The need to take multiple passes through a piece, fixing problems as they emerge, explains a frustrating phenomenon I experienced with my advisor, my students have with me, and you probably have as well. You write a draft, someone edits it, and you make those changes. Then, they edit their edits. Sometimes back to the way you had originally written them! Why didn’t they get it right the first time? Are they just changing things to change things? Probably not. Every time you come back to a piece, you need to look at it afresh. Sometimes the changes you scrawled on a sheet of paper or typed in seem okay but don’t really work. You may only realize this when you see the whole new piece or when you read it aloud. Sometimes changes elsewhere in a paragraph mean that you need to rewrite a specific sentence to fit the new structure. Remember the section on “Writing versus Rewriting” in chapter 1. Writing is a process of experimentation and revision; there is no single “right answer.” My last word of consolation on this is that the more you do it, the easier it becomes. It might even become fun.
What a day to remember. I committed myself to submitting the paper today, and I completed the task just a few minutes before midnight. My wife is on a business trip. I had to put my son to bed first before I could resume my submission, but it wasn’t easy. He missed his mommy and became too emotional. I had to put him in the carrier and walk him to the reservoir until he could sleep. Then I went back to filling all the required information on the submission page, fixing things here and there along the way. Finally, it’s done.
Imagine our scientific career is mapped to a normal human lifespan. Then, in the first PhD year, we are all babies. We don’t know anything, and we are eager to learn. We receive ample guidance to make baby steps. And we grow up fast. By the end of the second year, which is where I am now, we have become adolescents.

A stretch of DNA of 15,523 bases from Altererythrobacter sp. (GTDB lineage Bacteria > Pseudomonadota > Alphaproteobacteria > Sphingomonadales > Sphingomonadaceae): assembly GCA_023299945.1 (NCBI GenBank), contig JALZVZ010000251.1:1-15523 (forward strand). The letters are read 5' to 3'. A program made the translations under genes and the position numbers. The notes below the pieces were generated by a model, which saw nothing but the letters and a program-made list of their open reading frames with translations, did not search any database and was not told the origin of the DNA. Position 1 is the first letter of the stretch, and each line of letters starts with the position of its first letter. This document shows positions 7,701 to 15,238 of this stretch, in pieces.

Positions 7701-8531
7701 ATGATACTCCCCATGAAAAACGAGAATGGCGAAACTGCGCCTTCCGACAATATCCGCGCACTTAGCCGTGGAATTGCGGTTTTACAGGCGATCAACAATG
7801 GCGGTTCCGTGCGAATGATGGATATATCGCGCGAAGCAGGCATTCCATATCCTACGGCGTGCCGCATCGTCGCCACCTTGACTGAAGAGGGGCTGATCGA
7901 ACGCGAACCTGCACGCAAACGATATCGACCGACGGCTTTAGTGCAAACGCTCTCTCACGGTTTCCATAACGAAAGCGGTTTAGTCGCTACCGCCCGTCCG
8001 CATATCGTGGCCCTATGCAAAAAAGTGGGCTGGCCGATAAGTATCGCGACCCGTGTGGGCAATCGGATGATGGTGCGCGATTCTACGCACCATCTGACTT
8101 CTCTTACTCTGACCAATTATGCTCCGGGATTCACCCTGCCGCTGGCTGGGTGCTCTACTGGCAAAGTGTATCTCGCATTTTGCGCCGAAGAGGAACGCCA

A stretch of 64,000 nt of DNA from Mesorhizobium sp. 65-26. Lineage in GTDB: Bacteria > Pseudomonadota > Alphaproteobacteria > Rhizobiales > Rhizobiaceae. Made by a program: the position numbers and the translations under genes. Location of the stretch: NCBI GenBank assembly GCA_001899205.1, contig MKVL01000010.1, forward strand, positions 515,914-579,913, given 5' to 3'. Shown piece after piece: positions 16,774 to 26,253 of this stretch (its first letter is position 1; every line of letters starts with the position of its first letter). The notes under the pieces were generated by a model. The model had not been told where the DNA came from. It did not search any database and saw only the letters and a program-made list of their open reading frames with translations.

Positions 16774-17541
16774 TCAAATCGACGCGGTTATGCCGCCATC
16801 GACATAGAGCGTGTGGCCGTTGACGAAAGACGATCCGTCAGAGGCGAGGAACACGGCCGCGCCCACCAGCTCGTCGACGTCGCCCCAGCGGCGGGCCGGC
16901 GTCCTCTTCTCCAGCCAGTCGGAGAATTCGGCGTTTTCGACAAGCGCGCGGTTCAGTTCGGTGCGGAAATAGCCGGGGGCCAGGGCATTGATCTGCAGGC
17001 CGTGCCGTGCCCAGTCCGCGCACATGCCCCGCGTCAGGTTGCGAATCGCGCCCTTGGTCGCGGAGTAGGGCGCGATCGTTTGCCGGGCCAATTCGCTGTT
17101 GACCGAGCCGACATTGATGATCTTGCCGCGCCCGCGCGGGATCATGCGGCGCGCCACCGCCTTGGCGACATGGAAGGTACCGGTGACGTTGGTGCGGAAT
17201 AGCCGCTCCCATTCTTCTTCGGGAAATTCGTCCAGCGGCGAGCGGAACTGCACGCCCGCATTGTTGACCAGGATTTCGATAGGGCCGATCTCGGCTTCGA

Adolescence is a tricky stage. The adolescent scientist is not a child, neither is he an adult. He has gained certain skills, and there are certain expectations of him. Yet, he is still looked upon as a student. He needs to act confident but not arrogant. He needs to gain independence while yearning for guidance. It is hard to strike a balance.
The difficulties not only stem from the outside, but also from within the adolescent scientist himself. The more he learns, the more he needs to learn. With that comes self-doubt: am I good enough? Will I ever be? While asking where he is now, the adolescent scientist needs to think about where he is going. More questions. Part of growing up.
Growing up is the journey where one discovers his identity; it is a process of self-awareness and self-adjustment, baffling and tedious. Learning is a journey where one discovers his passion; it is a process of searching for a question and working for an answer, perplexing and laborious. But with every discovery comes enormous joy; it pushes him forward, ready to ask another question. In a sense, he embraces his adolescence. This stage is, without a doubt, a crucial and memorable part of his scientific career.
Look at the entire audience, not just the most important person in the room. Student speakers often do the latter. Their eyes are drawn to the figure of authority—in the classroom, it’s the instructor, and in a seminar, it’s the department head or a senior professor. While this is still better than no eye contact at all, it is certainly not ideal. Putting aside the fact that the rest of the audience is ignored, this act weakens your position as a speaker. When you speak to the entire audience, you are a scientist sharing your results with the group. When you speak to only the instructor or the chair, you are a student presenting to a professor (and waiting to be assessed). The two positions are different!
The next piece of advice came from S, my unofficial mentor. He said that when he presents, he lives in the story. Now that just brings the “presenting science is telling a story” idea to a whole new level. If one is able to imagine the entire talk as a story in which he is a character, one can actually act out the story. The message will be loud and vivid.
Now, bring the two pieces together: look at the whole audience, and live in the story. The whole talk has just come alive.